Treatment may include:

  • Blood thinners (anticoagulant m edications). These medications decrease the ability of the blood to clot. Examples of anticoagulants include warfarin (Coumadin) and heparin. Newer anticoagulants may also be used, including rivaroxaban, apixaban, dabigatran and enoxaparin. Warfarin (Coumadin) pills or heparin shots (injections). The most common side effect of blood-thinning medication is bleeding. Report bruising or bleeding to your doctor right away.

  • Clot busters  (fibrinolytics or thrombolytics). These medicines are used to break up clots.

  • Vena cava filter. In some cases a filter is placed in the vena cava (the large vein which returns blood from the body to the heart). This filter prevents clots from reaching the heart and lungs.

How can deep vein thrombosis be prevented?

Preventing deep vein thrombosis can include:

  • Anticoagulant medications are given to certain surgical patients to prevent deep vein thrombosis.

  • Wiggling the toes and moving the ankles helps to prevent deep vein thrombosis caused by long periods of sitting or lying down.

  • When you travel and must sit for long periods of time you can reduce your risk of DVT by doing the following: 

    • Walk up and down the aisles (if traveling by plane or bus)

    • Stop about every hour and walk a little (if traveling by car)

    • While sitting, move your legs, ankles, and toes

    • Wear loose clothing

    • Avoid alcohol

    • Drink plenty of fluids

Prevention may also include: 

  • Walking. Getting up and moving as soon as possible after surgery or illness

  • P neumatic compression device. A machine that applies gentle pressure to the legs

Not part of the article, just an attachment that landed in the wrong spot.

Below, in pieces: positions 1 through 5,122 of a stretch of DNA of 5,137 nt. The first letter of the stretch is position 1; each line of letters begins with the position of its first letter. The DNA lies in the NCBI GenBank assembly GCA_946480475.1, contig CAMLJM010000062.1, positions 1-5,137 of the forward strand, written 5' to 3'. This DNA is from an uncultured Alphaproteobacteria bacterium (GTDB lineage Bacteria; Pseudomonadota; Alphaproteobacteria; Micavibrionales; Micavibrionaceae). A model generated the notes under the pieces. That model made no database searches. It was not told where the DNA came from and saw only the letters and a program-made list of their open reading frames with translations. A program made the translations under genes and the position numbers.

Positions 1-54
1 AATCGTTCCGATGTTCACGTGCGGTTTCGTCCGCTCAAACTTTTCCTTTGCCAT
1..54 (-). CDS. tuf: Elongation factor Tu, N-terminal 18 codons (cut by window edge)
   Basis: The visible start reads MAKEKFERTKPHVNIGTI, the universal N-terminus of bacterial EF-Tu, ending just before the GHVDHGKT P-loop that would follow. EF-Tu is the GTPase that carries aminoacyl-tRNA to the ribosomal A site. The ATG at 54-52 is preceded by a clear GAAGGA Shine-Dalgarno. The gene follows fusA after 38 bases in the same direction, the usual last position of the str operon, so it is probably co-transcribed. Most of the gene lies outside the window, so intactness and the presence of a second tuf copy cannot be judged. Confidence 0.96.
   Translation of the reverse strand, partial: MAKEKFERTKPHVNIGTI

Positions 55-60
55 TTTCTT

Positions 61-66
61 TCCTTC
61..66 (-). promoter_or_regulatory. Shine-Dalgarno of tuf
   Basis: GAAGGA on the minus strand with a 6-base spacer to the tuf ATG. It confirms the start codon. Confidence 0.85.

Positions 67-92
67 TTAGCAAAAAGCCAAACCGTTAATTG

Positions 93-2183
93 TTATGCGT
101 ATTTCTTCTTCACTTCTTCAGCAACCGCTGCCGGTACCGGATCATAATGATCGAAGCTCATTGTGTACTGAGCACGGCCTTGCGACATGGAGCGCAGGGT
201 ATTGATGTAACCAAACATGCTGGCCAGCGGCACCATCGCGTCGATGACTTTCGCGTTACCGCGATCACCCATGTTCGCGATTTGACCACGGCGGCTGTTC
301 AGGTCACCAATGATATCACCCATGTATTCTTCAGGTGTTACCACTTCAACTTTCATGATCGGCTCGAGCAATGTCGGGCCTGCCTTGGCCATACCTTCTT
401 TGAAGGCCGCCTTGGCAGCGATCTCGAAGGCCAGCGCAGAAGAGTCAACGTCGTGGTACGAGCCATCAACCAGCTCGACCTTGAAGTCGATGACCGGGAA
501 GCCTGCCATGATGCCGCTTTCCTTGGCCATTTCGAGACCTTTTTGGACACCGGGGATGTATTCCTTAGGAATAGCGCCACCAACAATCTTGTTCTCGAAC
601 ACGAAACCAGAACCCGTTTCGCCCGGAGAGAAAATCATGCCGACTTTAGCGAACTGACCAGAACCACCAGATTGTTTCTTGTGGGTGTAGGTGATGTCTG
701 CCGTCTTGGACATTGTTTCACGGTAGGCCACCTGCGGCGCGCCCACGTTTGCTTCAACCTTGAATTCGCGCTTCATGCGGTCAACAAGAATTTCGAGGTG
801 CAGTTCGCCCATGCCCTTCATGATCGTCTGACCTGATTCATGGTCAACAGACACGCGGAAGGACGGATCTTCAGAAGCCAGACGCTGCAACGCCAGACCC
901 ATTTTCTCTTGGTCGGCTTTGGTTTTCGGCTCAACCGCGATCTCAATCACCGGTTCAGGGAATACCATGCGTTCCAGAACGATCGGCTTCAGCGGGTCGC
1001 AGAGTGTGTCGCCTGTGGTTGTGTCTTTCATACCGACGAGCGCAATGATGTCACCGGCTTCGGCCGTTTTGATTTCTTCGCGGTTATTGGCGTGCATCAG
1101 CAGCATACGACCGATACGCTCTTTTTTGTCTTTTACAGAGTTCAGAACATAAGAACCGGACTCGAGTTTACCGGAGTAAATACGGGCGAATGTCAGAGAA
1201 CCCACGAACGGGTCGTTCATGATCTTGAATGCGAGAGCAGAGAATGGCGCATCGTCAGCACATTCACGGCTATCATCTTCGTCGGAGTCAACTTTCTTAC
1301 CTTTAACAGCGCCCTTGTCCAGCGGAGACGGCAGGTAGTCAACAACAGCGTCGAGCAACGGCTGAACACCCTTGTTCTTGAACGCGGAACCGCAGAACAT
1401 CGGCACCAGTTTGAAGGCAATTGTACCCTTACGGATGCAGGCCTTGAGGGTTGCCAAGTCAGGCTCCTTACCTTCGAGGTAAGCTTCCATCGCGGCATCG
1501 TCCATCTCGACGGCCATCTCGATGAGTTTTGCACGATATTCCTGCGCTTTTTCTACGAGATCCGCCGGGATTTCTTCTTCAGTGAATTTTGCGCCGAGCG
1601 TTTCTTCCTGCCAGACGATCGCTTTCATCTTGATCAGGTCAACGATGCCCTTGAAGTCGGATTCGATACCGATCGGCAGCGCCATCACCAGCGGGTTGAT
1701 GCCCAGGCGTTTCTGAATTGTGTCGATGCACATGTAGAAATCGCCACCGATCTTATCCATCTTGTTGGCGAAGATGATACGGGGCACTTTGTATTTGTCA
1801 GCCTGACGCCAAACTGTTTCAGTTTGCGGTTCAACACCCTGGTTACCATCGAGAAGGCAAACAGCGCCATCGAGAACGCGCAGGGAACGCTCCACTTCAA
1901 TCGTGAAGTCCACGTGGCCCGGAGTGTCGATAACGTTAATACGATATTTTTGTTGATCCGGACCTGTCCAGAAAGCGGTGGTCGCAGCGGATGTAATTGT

• Elastic or compression stockings

Consult your doctor for diagnosis and treatment.

Treatment Programs


Massachusetts General Hospital understands that a variety of factors influence patients' health care decisions. That's just one reason why we're dedicated to ensuring patients understand their diagnosis and treatment options. Because a single option might not serve all patients, we offer a wide range of coordinated treatments and related services across the hospital. Patients should consult with their primary care doctor or other qualified health care provider for medical advice and diagnosis information.

Select a treatment program for more information:



Imaging

  • Pediatric Imaging
    The Pediatric Imaging Program at Massachusetts General Hospital Imaging specializes in ensuring the safety and comfort of child patients while providing the latest technology and the expertise of specialized pediatric radiologists.
  • Vascular Imaging and Intervention
    Working as part of the Fireman Vascular Center, the interventional vascular specialists of the Vascular Imaging and Intervention Program at Massachusetts General Hospital Imaging perform minimally invasive, image-guided treatments for conditions including stroke and peripheral vascular disease. In addition, our specialty-trained radiologists use the latest imaging technologies to provide diagnostic exams for a full range of vascular conditions.
  • Adult Medicine Imaging
    The Adult Medicine Imaging Program at Massachusetts General Hospital Imaging offers a wide range of diagnostic exams and minimally invasive, image-guided treatments, all provided using leading-edge equipment and interpreted by specialty-trained radiologists.
Vascular Center

  • Venous Disease Treatment Program
    Physicians at the Venous Disease Program at the Massachusetts General Hospital Fireman Vascular Center use novel endovenous minimally invasive and endovascular surgical interventions, as well as lifestyle modification strategies to diagnose and treat patients with deep vein thrombosis (DVT), varicose veins and other venous disorders.